Sri Lanka’s military is holding a Christmas carnival at the seafront site of an anti-government protest that forced the country’s previous president to flee and quit office earlier this year.
Thousands marched in Sri Lanka’s largest city and set up a tented protest camp in April amid anger at the government’s handling of a severe economic crisis. Protesters named the site “Gota Go Gama”, a dig at former President Gotabaya Rajapaksa who was forced to resign in July.
This week Sri Lanka’s powerful military converted the site adjacent to the presidential office into a Christmas-themed carnival ground with a large artificial Christmas tree, a bus featuring carol singers and dog shows.
Sri Lanka descended into its worst economic crisis in seven decades this year after its foreign exchange reserves ran dry, leading to shortages of essentials, including food and fuel, which stoked widespread unrest culminating in Rajapaksa’s exit.
Pakiasothy Saravanamuttu, executive director of Colombo-based think-tank Centre for Policy Alternatives, said the celebrations at the former protest site were a show of strength by the government of President Ranil Wickremesinghe, who took over after his predecessor quit.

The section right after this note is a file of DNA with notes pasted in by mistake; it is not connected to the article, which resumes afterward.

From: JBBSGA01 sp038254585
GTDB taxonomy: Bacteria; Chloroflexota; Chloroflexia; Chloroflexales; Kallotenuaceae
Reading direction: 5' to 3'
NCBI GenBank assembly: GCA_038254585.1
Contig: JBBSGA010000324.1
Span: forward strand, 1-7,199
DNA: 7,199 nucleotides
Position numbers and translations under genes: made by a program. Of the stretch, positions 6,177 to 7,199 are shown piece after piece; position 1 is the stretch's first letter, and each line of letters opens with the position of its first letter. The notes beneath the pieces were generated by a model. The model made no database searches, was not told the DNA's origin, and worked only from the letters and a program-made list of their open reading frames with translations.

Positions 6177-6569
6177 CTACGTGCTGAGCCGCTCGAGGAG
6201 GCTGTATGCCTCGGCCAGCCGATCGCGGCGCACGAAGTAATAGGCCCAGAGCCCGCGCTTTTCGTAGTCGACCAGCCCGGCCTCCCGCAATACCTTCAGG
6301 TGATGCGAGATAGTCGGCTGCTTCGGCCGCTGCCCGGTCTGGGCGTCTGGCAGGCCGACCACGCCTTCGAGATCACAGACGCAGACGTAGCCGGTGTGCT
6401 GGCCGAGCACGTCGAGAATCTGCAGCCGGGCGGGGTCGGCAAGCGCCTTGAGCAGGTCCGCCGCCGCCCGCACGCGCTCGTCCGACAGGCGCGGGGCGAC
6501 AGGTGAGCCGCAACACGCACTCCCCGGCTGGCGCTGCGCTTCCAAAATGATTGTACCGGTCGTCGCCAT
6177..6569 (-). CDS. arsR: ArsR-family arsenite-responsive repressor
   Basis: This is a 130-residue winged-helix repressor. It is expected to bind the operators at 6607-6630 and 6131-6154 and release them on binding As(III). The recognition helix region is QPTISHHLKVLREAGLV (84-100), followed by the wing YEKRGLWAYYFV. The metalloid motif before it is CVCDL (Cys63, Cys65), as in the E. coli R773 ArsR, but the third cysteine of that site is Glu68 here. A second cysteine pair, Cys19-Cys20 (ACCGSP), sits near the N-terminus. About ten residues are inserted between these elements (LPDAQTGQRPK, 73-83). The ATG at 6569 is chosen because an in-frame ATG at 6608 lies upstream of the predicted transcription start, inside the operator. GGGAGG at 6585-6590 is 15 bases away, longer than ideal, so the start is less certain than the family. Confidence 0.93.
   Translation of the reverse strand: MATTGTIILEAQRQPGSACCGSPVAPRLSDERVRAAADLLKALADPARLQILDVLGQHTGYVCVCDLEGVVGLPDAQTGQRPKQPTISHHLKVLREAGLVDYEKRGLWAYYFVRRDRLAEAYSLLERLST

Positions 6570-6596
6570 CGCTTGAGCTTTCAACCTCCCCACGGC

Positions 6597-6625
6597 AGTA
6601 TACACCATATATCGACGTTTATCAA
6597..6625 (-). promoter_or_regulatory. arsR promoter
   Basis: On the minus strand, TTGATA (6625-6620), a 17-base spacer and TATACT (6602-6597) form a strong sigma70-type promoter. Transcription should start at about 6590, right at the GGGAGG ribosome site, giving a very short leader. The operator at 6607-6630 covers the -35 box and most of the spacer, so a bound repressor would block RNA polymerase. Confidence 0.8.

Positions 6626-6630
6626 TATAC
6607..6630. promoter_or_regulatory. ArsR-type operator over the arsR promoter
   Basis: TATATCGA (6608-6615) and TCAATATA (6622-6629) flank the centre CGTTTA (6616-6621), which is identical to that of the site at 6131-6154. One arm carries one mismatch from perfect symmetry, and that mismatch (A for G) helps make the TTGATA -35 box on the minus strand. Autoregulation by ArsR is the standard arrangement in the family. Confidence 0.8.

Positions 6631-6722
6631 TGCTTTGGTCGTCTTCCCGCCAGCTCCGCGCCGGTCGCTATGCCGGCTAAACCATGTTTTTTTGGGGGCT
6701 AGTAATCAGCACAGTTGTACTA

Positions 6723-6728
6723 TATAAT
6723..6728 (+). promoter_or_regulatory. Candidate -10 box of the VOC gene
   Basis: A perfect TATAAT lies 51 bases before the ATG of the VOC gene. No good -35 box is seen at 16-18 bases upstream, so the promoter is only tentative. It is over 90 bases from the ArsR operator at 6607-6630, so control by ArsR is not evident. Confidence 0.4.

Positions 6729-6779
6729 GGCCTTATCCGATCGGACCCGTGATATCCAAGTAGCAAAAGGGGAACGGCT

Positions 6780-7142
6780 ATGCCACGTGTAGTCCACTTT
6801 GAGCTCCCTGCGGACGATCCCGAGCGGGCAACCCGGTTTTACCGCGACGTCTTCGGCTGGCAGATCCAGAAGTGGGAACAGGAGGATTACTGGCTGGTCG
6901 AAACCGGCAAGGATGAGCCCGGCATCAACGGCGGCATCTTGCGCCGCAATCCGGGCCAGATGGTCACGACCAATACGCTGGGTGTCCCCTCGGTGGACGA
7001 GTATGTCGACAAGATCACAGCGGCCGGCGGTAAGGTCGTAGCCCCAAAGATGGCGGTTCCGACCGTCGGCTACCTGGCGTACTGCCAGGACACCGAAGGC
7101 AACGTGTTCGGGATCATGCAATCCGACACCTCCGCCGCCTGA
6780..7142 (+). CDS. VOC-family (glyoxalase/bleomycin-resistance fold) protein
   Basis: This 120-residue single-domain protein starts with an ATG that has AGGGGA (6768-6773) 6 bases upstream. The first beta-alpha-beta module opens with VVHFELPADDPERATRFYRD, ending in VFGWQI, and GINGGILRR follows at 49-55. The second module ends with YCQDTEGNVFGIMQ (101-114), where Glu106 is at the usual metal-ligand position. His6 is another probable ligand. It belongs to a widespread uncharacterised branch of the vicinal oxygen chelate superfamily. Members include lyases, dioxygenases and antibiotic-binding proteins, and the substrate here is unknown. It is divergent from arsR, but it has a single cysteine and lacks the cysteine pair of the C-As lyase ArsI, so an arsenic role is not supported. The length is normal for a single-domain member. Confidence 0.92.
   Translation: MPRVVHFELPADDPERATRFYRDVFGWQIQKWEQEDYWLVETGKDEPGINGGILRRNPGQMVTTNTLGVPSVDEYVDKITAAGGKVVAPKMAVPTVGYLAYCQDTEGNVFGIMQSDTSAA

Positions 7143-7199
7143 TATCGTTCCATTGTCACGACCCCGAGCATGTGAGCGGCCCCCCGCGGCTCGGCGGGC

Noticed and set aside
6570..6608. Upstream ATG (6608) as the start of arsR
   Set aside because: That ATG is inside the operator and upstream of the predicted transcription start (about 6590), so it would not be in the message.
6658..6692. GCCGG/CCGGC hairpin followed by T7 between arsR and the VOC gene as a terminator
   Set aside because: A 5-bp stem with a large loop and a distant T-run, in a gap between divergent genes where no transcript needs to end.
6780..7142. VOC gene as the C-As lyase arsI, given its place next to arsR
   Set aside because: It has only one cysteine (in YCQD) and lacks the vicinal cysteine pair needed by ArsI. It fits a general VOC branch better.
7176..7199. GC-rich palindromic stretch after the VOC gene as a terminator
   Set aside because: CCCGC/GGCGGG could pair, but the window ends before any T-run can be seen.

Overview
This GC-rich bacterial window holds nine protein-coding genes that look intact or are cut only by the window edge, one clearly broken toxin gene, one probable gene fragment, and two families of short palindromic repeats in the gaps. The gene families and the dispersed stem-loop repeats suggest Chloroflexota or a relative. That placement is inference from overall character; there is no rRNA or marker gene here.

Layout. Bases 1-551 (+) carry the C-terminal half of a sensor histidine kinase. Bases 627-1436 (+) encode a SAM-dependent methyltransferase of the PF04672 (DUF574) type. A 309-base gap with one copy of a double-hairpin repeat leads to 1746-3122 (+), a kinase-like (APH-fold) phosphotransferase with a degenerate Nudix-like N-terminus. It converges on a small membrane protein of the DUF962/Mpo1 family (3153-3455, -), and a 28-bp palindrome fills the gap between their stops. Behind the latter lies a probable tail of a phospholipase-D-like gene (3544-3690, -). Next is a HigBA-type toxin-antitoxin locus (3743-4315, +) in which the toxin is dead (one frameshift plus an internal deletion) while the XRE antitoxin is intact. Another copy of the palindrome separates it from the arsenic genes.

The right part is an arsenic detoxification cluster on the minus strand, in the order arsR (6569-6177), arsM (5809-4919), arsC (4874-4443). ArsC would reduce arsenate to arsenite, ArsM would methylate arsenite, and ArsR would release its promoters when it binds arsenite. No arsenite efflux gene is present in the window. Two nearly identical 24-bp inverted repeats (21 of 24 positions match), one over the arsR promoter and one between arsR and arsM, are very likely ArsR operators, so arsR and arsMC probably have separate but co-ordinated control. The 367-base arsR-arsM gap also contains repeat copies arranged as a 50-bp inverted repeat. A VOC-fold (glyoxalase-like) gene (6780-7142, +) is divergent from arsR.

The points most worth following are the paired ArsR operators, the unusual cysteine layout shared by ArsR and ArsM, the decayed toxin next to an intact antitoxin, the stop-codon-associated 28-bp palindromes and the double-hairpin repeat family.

“First and foremost, it wants to establish that it is very much in control and that this was the headquarters of the great Aragalaya, they have reclaimed the space,” Saravanamuttu said, referring to the name of the protest movement.
Brigadier Nilantha Premaratne, a military spokesperson, said the location was chosen because it was an area where Sri Lankans gathered during the festive season.
“There is no other special reason,” he said.
Sri Lanka reached a preliminary deal with the IMF for a $2.9 billion bailout in September, and Wickremesinghe has warned tough economic reforms are necessary.
But activist Thiridu Uduwagedera said the Wickremesinghe administration did not have popular support to hold the celebrations at “Gota Go Gama.”
“People will certainly continue the fight until we get rid of this government,” he said.